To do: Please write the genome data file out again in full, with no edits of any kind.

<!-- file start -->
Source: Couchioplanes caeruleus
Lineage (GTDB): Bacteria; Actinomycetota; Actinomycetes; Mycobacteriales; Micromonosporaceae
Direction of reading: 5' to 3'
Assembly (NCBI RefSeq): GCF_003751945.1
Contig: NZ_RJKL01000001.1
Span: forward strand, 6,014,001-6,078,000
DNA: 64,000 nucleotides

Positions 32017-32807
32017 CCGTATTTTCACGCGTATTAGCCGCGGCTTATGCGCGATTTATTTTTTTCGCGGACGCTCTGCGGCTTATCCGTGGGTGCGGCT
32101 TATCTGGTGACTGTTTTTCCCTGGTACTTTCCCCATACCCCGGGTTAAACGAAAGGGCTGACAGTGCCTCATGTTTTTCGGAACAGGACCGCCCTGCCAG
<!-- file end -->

Source: Couchioplanes caeruleus
Lineage (GTDB): Bacteria; Actinomycetota; Actinomycetes; Mycobacteriales; Micromonosporaceae
Direction of reading: 5' to 3'
Assembly (NCBI RefSeq): GCF_003751945.1
Contig: NZ_RJKL01000001.1
Span: forward strand, 6,014,001-6,078,000
DNA: 64,000 nucleotides

Positions 32017-32807
32017 CCGTATTTTCACGCGTATTAGCCGCGGCTTATGCGCGATTTATTTTTTTCGCGGACGCTCTGCGGCTTATCCGTGGGTGCGGCT
32101 TATCTGGTGACTGTTTTTCCCTGGTACTTTCCCCATACCCCGGGTTAAACGAAAGGGCTGACAGTGCCTCATGTTTTTCGGAACAGGACCGCCCTGCCAG